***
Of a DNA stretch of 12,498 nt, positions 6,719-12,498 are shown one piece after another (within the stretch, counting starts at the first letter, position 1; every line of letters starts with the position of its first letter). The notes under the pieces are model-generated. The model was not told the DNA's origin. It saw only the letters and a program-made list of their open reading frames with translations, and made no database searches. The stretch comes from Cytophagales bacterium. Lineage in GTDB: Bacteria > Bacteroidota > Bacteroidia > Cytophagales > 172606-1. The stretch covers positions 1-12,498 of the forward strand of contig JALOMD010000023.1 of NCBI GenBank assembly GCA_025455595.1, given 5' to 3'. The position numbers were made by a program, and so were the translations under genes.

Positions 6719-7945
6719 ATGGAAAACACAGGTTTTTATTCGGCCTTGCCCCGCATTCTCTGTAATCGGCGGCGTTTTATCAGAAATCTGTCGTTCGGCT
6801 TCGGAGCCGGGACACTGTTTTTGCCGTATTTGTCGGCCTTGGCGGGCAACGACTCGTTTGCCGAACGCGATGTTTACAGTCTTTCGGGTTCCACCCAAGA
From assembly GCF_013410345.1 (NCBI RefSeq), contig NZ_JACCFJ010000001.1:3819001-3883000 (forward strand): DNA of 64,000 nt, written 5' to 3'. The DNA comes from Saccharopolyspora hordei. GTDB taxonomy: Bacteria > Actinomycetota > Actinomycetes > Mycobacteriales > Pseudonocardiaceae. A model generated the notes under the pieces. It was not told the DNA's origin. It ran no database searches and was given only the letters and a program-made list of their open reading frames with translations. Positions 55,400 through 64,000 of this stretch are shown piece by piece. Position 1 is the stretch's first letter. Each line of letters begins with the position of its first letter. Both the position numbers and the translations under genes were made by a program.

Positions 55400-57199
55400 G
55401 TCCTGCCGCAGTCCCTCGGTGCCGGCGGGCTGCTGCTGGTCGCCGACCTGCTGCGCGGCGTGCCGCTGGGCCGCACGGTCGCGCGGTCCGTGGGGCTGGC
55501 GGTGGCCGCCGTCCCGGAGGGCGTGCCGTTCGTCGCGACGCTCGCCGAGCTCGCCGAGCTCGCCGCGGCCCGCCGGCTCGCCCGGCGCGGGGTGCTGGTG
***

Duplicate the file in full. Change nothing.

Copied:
Of a DNA stretch of 12,498 nt, positions 6,719-12,498 are shown one piece after another (within the stretch, counting starts at the first letter, position 1; every line of letters starts with the position of its first letter). The notes under the pieces are model-generated. The model was not told the DNA's origin. It saw only the letters and a program-made list of their open reading frames with translations, and made no database searches. The stretch comes from Cytophagales bacterium. Lineage in GTDB: Bacteria > Bacteroidota > Bacteroidia > Cytophagales > 172606-1. The stretch covers positions 1-12,498 of the forward strand of contig JALOMD010000023.1 of NCBI GenBank assembly GCA_025455595.1, given 5' to 3'. The position numbers were made by a program, and so were the translations under genes.

Positions 6719-7945
6719 ATGGAAAACACAGGTTTTTATTCGGCCTTGCCCCGCATTCTCTGTAATCGGCGGCGTTTTATCAGAAATCTGTCGTTCGGCT
6801 TCGGAGCCGGGACACTGTTTTTGCCGTATTTGTCGGCCTTGGCGGGCAACGACTCGTTTGCCGAACGCGATGTTTACAGTCTTTCGGGTTCCACCCAAGA
From assembly GCF_013410345.1 (NCBI RefSeq), contig NZ_JACCFJ010000001.1:3819001-3883000 (forward strand): DNA of 64,000 nt, written 5' to 3'. The DNA comes from Saccharopolyspora hordei. GTDB taxonomy: Bacteria > Actinomycetota > Actinomycetes > Mycobacteriales > Pseudonocardiaceae. A model generated the notes under the pieces. It was not told the DNA's origin. It ran no database searches and was given only the letters and a program-made list of their open reading frames with translations. Positions 55,400 through 64,000 of this stretch are shown piece by piece. Position 1 is the stretch's first letter. Each line of letters begins with the position of its first letter. Both the position numbers and the translations under genes were made by a program.

Positions 55400-57199
55400 G
55401 TCCTGCCGCAGTCCCTCGGTGCCGGCGGGCTGCTGCTGGTCGCCGACCTGCTGCGCGGCGTGCCGCTGGGCCGCACGGTCGCGCGGTCCGTGGGGCTGGC
55501 GGTGGCCGCCGTCCCGGAGGGCGTGCCGTTCGTCGCGACGCTCGCCGAGCTCGCCGAGCTCGCCGCGGCCCGCCGGCTCGCCCGGCGCGGGGTGCTGGTG